O V E R V I E W
The true title of this treaty is: Answer
of master Abammon to a letter sent by Porphyry to Anebon and solution of
the difficulties which can be found there. The subtitle De mysteriis
Aegyptiorum (On the Egyptian Mysteries) can be found in a secondary
manuscript and was adopted instead if the true title by the first translators:
Marsile Ficin (Venice, 1497), and Nicolas Scutellius (Rome, 1556).
The title On the Egyptian Mysteries
is not adequate because the work studies many other questions, and the
"Egyptians" only appear in the last two books.
The authenticity of the De mysteriis
was without question to the first translators and editors. Only in the
19th century the editor Zeller, following others (Meiners, 1781; Harless,
1858) declared itself against the authenticity of the work and attributed
it to a disciple of Iamblichus. But in 1911, K. Rasche gave decisive arguments
in favor of the attribution to Iamblichus: 1) the testimonies made by Proclus
and Damascius, and 2) the comparison between the language used in the De
Mysteriis with other works by Iamblichus which authenticity is out
of question. After this demonstration, further doubts are rare.
The Date of Composition
This treaty about Theurgy was composed by
Iamblichus before the death of Porphyry which happened in 304 CE.
The De mysteriis is divided into
ten books. As the title indicates, it is an answer to the letter by
Porphyry to Anebon. In this "Letter", Porphyry attacks Theurgy and
specially the forms of divination practiced by the ministers of the new
art. The answer by Iamblichus takes the defense of Theurgy.
Iamblichus, as is his usual, uses many sources.
He quotes four fragments from Heraclitus; several platonic expressions
and a complete line from the Banquet. The quotes from Plotinus are
frequent, but not literal. On the contrary, complete quotes from Porphyry
are found; mainly from the De abstinentia and naturally from the
Another influence is the Corpus Hermeticum
and volume III and IV of The revelation by Hermes Trismegistus.
This double parenthood (the neoplatonic
in one hand, and the Hermetism and the magical literature in the other
hand) allows us to situate Iamblichus as the author of the De mysteriis.
In one hand, when Plotinus and Porphyry
search only in philosophy the way to communicate with the superior beings,
Iamblichus has recourse to Theurgy, and the De mysteriis is the
But he ceases not being neoplatonic, and
the fusion of the two aspects of his personality has nothing of artificial;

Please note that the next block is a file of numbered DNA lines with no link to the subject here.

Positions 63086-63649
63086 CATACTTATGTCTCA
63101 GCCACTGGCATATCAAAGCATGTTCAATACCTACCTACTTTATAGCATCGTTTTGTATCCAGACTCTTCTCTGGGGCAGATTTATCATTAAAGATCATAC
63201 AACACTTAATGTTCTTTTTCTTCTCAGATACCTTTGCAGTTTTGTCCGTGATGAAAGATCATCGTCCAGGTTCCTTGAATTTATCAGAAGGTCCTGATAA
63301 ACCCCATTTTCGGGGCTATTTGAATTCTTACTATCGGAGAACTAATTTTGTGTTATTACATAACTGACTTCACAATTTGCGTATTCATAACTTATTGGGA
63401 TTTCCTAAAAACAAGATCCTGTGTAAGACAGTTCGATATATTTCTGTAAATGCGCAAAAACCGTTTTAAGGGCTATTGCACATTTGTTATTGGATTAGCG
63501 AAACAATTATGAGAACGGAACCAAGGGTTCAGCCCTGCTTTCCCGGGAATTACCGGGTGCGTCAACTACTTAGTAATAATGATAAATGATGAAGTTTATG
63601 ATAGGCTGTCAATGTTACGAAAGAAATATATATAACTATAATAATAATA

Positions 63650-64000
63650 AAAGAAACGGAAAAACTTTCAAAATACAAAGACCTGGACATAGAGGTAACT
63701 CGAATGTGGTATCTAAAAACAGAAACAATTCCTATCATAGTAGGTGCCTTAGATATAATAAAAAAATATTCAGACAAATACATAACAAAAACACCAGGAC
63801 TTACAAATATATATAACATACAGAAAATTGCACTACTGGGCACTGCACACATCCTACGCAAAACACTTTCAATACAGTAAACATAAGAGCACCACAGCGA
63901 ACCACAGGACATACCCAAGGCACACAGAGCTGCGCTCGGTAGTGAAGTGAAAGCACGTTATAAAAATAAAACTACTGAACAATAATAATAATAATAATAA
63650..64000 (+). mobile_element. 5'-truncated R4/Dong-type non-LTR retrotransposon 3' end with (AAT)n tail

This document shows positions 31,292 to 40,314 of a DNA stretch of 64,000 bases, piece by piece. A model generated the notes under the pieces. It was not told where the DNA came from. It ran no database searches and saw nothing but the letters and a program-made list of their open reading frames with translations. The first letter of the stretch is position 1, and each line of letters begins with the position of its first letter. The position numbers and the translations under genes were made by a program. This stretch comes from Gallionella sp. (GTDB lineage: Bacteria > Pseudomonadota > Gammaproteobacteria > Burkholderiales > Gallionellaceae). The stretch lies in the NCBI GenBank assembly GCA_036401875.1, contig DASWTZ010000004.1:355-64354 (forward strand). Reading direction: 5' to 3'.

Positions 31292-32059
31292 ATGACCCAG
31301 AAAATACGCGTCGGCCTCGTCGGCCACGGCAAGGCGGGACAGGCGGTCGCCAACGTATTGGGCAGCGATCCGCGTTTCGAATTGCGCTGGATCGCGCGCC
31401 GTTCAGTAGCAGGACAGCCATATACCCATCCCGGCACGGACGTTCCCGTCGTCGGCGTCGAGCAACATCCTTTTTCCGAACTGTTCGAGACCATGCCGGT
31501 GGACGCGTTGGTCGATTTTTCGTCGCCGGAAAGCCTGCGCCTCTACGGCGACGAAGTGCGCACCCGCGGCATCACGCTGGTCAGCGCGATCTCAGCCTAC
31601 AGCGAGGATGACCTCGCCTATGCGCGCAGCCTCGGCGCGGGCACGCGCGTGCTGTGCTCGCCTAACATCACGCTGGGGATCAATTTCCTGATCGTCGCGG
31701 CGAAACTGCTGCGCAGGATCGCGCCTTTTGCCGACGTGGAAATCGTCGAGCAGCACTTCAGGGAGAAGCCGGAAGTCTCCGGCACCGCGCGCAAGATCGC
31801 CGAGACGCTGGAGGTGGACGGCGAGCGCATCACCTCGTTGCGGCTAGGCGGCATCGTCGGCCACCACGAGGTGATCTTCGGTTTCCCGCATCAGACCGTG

it is made with all sincerity, and W. Scott and M. P. Nilsson underline
with reason the historical importance of this fusion between Greece and
In more then one aspect he makes progress
in relation with Porphyry; thus, to the sensualistic form which Porphyry
gave to the theology of the Egyptians, following the stoic Cheremon, the
apologist of the mysteries opposes one conception in his opinion more exact,
the one of a platonic hermetism, which places the pure Intelligence above
the visible world and the celestial spheres (Bidez, 1937).
In the other hand, if, as in the Recipe
of immortality and book XIII of the Corpus Hermeticum, Iamblichus
talks about one attraction of the divine force, he sees not in it,
as is suggested in the Recipe, a magical constraint of the Gods.
Following the example of the hermetism, he sees this action as a spontaneous
illumination made by the Gods, one infusion in ourselves of their virtue
(dunamis energeia) with which the Gods shape in us a new being.
The Chaldean Oracles
The famous Chaldean Oracles were written
in the 2nd century CE.
This works, of a profound mysticism, are
really what they proclaim: ancient beliefs are allied with hellenistic
theories, and particularly the most important ideas of the chaldean cult
to Helios are there formulated.
The authors were "Chaldeans", disciples
of the Babylonian priests; more precisely, under Mark-Aurelius, they were
Julian the "Chaldean", or his son Julian the "Theurgist", or both in collaboration.
Half-oriental and half-hellenic, the Chaldean
Oracles inspired Iamblichus. He was the first neoplatonic to consider the
khaldaika as a sacred book, and was its enthusiastic commentator.
In the De mysteriis, which Iamblichus
published to defend Theurgy, the Chaldean Oracles are not evoked. This
is understandable because it was not question of talking about the Chaldeans
when answering to the questions posed by Porphyry to the Egyptian priest
Anebon. But, if the Chaldean prophets mentioned in the beginning of Book
III 31 are the two Julians, then the doctrine subsequently exposed is originate
in the Chaldean Oracles, even if the polemic against Porphyry concerning
the best kind of mantic belongs to Iamblichus itself.
And the Oracles also inspired other
extracts. Even if they are expressed rarely in the terminology, a general
influence of the Chaldean Oracles in the De mysteriis is undeniable.
The influence of the De mysteriis
has been important and more particularly in the emperor Julian, Sallust,
Proclus and the last neoplatonic thinkers: Hermias, Damascius and Simplicius.
It flourished again, side by side with Plato, in the italian Renaissance
of the 15th and 16th centuries.
The De mysteriis has been translated
in English by Th. Taylor (1821, 1895) and A. Wilder (1881-1885, 1911 and